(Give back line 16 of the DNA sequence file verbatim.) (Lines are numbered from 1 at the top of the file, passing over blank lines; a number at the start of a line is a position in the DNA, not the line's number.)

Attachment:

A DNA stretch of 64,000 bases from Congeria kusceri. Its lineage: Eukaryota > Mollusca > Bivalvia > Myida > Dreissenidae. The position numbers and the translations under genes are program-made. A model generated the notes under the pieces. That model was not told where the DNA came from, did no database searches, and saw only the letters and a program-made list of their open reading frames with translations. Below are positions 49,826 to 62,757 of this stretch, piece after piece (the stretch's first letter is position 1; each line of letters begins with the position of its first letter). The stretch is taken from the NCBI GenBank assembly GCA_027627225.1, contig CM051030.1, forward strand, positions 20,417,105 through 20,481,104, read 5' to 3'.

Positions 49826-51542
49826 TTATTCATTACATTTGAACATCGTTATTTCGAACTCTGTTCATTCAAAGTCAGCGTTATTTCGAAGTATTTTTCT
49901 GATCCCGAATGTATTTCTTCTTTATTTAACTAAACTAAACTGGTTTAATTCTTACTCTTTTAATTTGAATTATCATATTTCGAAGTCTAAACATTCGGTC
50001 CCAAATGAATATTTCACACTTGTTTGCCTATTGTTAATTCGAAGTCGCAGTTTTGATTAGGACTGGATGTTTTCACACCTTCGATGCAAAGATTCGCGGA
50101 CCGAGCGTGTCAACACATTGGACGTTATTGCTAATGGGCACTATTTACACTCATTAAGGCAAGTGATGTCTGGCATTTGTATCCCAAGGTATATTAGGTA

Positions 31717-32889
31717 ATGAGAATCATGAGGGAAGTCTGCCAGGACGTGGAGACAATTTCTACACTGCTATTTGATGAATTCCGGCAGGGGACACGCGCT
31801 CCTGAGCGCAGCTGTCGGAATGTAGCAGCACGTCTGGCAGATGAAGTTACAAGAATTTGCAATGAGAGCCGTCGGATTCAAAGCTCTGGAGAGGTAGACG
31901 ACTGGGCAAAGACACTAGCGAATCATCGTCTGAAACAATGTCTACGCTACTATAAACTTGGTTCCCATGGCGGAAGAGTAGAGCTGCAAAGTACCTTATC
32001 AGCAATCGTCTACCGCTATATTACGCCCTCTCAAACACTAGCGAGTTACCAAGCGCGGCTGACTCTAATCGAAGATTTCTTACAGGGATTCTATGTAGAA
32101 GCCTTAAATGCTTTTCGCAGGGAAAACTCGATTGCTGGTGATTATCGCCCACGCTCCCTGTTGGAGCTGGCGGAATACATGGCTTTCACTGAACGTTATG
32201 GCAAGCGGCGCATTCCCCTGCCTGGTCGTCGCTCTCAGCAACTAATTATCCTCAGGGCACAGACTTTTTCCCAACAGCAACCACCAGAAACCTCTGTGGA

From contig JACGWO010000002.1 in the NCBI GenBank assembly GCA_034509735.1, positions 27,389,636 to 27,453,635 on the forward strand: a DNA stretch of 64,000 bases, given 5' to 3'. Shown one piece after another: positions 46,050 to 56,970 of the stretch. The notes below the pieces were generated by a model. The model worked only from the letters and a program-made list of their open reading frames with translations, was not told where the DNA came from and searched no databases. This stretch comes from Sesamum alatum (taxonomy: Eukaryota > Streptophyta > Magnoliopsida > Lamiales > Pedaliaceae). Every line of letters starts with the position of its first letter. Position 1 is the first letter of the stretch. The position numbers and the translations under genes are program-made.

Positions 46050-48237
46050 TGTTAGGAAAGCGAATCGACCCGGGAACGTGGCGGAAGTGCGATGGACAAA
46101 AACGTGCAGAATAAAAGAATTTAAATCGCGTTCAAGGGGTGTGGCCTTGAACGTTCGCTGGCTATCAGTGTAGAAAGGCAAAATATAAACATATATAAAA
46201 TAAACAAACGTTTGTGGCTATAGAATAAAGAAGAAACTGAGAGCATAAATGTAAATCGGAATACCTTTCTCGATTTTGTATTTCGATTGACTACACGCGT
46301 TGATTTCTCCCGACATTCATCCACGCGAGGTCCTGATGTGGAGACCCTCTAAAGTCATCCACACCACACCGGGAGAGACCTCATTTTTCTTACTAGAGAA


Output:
46050 TGTTAGGAAAGCGAATCGACCCGGGAACGTGGCGGAAGTGCGATGGACAAA